As you read this it’s likely that the following planned enhancements are available in SpiderFoot or will be soon:
· 2.1.2 (early March)
o SOCKS proxy support
o Real-time scan progress viewer
o Identify scan quality impacting issue
o Autoshun (www.autoshun.org) lookup as part of malicious checks
o SANS (isc.sans.edu) lookup as part of malicious checks (queue the Austin Powers voice: “Yeah, baby!”)
o Update GeoIP checker
· 2.1.3 (mid April)
o VirusTotal, SHODAN, Facebook, Xing, Pastebin and GitHub plug-ins
Note that when you pull SpiderFoot from GitHub, you are downloading a beta version of the next release, as Steve commits new functionality there periodically in preparation for the next version. For instance, SOCKS functionality is in the GitHub repository right now but not in the packaged released version (2.1.1.).
SpiderFoot is a great project with a strong development roadmap, so let’s get down to business and explore.
Quick installation notes
Windows installation is an absolute no brainer; download the package, unpack it, execute sf.exe, and browse to http://127.0.0.1:5001. All dependencies are met including a standalone Python interpreter, so you may find this option optimal.
Linux (I installed it on SamuraiWTF) users need to settle a few dependencies easily solved with the following few steps that assume pip is already installed:
sudo apt-get install swig
sudo pip install mako cherrypy netaddr M2Crypto dnspython
git clone https://github.com/smicallef/spiderfoot.git
sudo python ./sf.py 0.0.0.0:9999
The last line indicates that you’d like SpiderFoot to bind to all addresses (including localhost) and listen on port 9999. You can define your preferred port or just accept default if undefined (5001). Steve reminds us on his installation page to be cautious regarding exposing SpiderFoot to hostile networks (Intranet, security conference wireless) given that there is currently no authentication scheme.
The SpiderFoot UI is, how shall I say, incredibly simple, intuitive, and obvious even. To start a scan…wait for it…select New Scan. Figure 1 represents a scan being kicked off on my domain (don’t do it) as defined by the By Module view.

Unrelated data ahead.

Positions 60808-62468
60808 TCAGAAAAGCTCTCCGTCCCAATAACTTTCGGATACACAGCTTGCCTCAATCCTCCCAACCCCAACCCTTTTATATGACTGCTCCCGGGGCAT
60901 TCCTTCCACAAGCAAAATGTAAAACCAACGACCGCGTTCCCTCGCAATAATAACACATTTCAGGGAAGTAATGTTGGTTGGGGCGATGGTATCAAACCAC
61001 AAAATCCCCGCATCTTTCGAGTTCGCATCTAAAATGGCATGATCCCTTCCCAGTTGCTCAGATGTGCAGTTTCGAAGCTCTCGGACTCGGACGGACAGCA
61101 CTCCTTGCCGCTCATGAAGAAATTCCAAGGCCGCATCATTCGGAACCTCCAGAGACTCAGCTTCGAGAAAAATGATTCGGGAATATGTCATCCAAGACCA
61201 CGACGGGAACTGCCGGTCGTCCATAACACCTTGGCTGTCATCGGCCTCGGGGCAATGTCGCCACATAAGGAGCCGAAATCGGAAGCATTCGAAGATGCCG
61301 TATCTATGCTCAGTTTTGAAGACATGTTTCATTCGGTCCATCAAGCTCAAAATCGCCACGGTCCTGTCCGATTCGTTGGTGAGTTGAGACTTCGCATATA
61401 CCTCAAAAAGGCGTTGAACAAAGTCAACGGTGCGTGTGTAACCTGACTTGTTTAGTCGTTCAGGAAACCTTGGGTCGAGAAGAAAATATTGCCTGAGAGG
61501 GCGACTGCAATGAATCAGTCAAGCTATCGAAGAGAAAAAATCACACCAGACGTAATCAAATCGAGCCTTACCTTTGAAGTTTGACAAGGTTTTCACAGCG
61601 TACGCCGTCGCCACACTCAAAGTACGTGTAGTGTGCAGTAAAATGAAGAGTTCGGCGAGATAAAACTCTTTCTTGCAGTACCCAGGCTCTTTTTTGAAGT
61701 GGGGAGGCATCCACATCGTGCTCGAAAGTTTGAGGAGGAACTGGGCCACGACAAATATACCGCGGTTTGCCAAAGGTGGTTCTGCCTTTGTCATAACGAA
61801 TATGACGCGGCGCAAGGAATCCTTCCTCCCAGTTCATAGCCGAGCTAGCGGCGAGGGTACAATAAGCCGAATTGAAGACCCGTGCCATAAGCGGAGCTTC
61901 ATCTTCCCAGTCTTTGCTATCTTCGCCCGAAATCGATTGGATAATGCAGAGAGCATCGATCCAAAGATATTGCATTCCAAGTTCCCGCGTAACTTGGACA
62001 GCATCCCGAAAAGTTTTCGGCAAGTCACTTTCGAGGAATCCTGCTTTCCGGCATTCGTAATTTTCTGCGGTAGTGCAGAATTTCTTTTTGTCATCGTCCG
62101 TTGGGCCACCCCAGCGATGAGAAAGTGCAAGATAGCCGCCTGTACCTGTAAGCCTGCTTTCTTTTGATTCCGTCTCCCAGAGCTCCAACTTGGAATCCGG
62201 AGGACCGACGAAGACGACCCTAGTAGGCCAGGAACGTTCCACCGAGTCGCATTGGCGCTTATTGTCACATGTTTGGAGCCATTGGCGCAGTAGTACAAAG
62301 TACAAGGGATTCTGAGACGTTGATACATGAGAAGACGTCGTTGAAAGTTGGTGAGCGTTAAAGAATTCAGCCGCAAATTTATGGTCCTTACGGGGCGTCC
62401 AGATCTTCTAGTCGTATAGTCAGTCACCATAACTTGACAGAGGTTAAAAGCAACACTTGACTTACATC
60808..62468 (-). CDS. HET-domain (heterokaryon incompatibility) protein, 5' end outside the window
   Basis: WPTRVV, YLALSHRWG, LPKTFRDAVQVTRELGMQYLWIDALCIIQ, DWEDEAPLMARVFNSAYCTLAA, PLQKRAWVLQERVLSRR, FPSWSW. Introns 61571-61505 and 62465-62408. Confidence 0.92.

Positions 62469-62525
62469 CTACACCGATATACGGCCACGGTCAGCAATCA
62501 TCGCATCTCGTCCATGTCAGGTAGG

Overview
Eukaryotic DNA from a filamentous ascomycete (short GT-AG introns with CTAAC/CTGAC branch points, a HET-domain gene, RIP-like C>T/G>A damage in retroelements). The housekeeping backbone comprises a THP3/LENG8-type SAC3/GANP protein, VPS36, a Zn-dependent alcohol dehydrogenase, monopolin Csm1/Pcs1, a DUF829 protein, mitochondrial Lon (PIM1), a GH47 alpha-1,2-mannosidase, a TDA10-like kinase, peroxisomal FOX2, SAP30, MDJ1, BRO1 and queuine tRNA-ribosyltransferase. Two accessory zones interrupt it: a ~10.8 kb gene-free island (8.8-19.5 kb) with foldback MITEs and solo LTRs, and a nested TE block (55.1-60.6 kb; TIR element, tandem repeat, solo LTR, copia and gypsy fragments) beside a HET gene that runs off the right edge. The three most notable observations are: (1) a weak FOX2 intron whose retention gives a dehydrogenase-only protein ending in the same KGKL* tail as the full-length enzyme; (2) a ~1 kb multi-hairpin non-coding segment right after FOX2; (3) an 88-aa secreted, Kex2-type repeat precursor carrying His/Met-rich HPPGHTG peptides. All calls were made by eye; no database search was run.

|FIGURE 1: Kicking off a new scan with SpiderFoot|
|FIGURE 2: SpiderFoot Scans view|
If need be (default settings work quite well), you can tune the actual scan configuration as well via Settings, with attention to how you’d like to tune storage, search engines, port scanning, spidering, TLD searches (see Figure 3), amongst others.
|FIGURE 3: SpiderFoot Settings view|
|FIGURE 4: SpiderFoot results and export functionality|
As I navigated all the results, I was intrigued to find a hit for URL (Uses Flash) simply because I didn’t recall any Flash features on my site. I immediately chuckled when I reviewed the result as it was specific to a Flash video I’d created for the 2008 ISSA Northwest Regional Conference wherein I ripped on the now defunct Hacker Safe trustmark for indicating that their customer’s sites were “hacker safe” when, in fact, they were not. Oh, the good old days.
Want to visualize your results? No problem, you can choose from a bubble view of data elements or the discovery path. Figure 5 represents the discovery path for Social Media Presence findings. Hover over each entity for details specific to initial target type, the source module, and the related result.
|FIGURE 5: SpiderFoot visualizes a discovery path|
Steve Micallef’s SpiderFoot is functionally simple but feature rich and getting better all the time as it is well built and maintained. Follow @binarypool on Twitter and keep an eye out for timely and regular releases.
Ping me via email if you have questions or suggestions for topic via russ at holisticinfosec dot org or hit me on Twitter @holisticinfosec.
Cheers…until next month.
Steve Micallef (@binarypool), Spiderfoot author